Johnnie Walker uses the height of the bottle to callout the degree of prestige and hence helps you choose the right variant depending of the specialness of the occasion and the company that you are drinking with.

Shopper Marketing

So while the purchase decision hierarchy help you create the optimal mix to win with consumers, shopper marketing focusses on the needs of the shopper who is trying to navigate the store.

Shopper Marketing understands that a shopper goes through a particular buying cycle and a Brand can lose a potential sale at any of these steps. These steps and how Brands can influence them are captured below:

  • See: The first thing that a shopper does when he enters a store is to look around and see what captures her attention. This is where a large and attractive fixture might just capture her attention, like a large 6ft by 6ft figure of an M&Ms character might capture our attention in Duty Free. So the first task of a Brand might be to identify the passion points of her Target Group, say Football and set up an attractive Point of Buying element.

  • Scan: The next step that a shopper focusses on is to see to try and find the category of her interest. Here dominant players like Cadbury in India might invest in creating Category Management within the confectionary category so the shopper finds it easier to spot the exact type of goodies she might be looking for. This is also often achieved through the right “Planogram” or a layout of company products that is offered to merchandizers.

  • Spot: Next the shopper goes on to try and find the exact product that she is looking for. Here a stand out colour is extremely effective. For examples, Red, Orange & Yellow are colours that one would most often associate with baking and hence the biscuits category. A stand our Blue colour of Oreo helps the brand break the colour and hence gets easily spotted by most shoppers.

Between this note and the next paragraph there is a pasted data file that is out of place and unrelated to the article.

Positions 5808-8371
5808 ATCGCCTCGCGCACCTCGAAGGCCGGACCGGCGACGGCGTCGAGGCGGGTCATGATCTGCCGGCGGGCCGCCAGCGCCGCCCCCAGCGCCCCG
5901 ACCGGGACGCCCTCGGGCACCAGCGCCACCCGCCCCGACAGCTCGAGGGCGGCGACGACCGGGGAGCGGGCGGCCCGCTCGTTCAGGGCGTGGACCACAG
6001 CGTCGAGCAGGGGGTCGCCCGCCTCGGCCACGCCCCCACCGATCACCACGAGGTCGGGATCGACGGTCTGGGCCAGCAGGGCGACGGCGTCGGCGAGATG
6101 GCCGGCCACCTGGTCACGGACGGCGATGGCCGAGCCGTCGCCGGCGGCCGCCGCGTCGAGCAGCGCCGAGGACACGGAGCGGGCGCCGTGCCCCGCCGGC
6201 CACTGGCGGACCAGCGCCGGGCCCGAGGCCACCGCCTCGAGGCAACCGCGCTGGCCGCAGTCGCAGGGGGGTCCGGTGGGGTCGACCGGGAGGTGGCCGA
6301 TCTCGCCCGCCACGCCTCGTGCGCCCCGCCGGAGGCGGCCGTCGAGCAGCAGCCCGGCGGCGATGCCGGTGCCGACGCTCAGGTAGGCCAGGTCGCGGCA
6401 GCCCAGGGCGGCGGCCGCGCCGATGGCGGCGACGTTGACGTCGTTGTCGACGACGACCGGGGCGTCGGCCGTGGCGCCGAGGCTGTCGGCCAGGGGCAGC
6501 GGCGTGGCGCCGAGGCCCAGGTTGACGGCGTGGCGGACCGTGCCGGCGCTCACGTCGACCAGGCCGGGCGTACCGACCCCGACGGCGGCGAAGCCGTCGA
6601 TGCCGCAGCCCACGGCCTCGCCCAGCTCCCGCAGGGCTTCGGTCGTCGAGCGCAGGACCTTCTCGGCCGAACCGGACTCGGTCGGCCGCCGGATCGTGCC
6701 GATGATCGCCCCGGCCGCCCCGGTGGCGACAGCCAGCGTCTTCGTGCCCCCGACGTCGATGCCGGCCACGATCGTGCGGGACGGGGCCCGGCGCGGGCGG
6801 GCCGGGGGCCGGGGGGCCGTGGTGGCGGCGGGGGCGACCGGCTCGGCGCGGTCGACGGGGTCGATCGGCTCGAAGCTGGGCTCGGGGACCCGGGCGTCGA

• Show Interest: Often appropriate Branding, a great product shot that attracts the eye and nutritional claims are great elements to attract interest of shoppers.

  • Select: This is the final act of picking up a product, paying & exiting a store. In making the final shopping decision often a pack promotion or a limited edition flavour can be quite effective.

Shopper marketing tried to understand the impact of each of these parts of the merchandizing or product-packaging mix to try and increase off takes.

In Conclusion

When we see those beautiful fixtures in stores, bright coloured packs and delightful consumer promotions we often fail to appreciate the science that goes behind the scenes in helping deliver the purchase decision. The understanding of the Purchase Decision Hierarchy and the 5S of Shopper Marking helps a marketer build an optimal marketing mix and an in store strategy.

Saurabh Bajaj is the Executive Vice President Pre Paid Marketing with Vodafone Idea since Aug 2022. He is an alumnus of Delhi College of Engineering and completed his PGDM (MBA) from Indian Institute of Management Indore in 2004. He has since, spent 18 years in the field of Sales & Marketing having worked for a decade with Mondelez, then with Diageo for a couple of years in Innovations, and then the last 5 years with Britannia as the Marketing Head for their International Business & then with the Dairy vertical. Saurabh is passionate about sharing his experiences and has spoken at several campuses, runs a video series titled ‘Iconic Ads’ and has done a podcast series named ‘Buland Future’ on Mentza and is also working on a book titled ‘The Practical Marketer. Saurabh has also been recognized as 50 Best Marketing & Communication Professionals by White Page International in 2020 & as a DMA Trailblazer Rising Star CMO in 2021. You can follow and connect with Saurabh at

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Distil Design is a shopper marketing agency that specializes in creating effective campaigns for brands and retailers. Our approach is rooted in distilling complex data into actionable strategies to drive sales and build brand awareness. Our team of experts works closely with brands to create impactful campaigns at the point of purchase. With over 15 years of experience, we help brands increase sales and navigate the shopper's purchase journey. Visit us at to learn more about our services.